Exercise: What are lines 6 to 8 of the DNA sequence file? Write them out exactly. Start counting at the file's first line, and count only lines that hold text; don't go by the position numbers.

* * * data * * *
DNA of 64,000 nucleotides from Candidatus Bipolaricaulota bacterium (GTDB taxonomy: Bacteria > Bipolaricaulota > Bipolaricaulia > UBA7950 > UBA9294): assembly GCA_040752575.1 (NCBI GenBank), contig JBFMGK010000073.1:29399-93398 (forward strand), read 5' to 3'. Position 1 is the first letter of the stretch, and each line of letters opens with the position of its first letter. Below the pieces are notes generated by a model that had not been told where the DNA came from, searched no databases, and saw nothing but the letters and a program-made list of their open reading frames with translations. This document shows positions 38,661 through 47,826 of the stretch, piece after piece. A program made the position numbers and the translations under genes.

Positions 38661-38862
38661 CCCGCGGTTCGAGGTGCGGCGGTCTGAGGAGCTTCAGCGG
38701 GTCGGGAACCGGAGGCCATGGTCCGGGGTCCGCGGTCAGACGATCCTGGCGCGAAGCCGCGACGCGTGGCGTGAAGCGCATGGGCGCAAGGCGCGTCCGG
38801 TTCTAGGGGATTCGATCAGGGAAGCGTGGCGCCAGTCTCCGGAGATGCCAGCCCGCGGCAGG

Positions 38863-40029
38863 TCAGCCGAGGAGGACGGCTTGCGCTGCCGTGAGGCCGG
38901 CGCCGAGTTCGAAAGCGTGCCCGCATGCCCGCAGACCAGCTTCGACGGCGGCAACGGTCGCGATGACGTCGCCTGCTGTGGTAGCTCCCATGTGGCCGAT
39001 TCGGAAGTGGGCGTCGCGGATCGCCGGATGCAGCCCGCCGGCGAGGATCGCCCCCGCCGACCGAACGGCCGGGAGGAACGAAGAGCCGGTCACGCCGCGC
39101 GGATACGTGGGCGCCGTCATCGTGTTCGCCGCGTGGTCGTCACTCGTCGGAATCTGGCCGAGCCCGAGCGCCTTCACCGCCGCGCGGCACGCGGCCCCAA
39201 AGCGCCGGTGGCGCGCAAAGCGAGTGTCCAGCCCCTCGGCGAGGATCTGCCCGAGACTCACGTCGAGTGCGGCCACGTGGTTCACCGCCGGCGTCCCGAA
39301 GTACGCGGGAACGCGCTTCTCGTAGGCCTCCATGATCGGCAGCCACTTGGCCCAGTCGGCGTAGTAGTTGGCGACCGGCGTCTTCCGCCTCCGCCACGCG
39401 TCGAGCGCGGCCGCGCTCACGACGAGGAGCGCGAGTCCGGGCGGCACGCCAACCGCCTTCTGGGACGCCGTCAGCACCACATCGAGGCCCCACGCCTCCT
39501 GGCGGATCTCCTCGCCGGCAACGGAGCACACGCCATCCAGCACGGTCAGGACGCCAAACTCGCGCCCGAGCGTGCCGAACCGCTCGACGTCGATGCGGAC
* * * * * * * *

Positions 38863-40029
38863 TCAGCCGAGGAGGACGGCTTGCGCTGCCGTGAGGCCGG
38901 CGCCGAGTTCGAAAGCGTGCCCGCATGCCCGCAGACCAGCTTCGACGGCGGCAACGGTCGCGATGACGTCGCCTGCTGTGGTAGCTCCCATGTGGCCGAT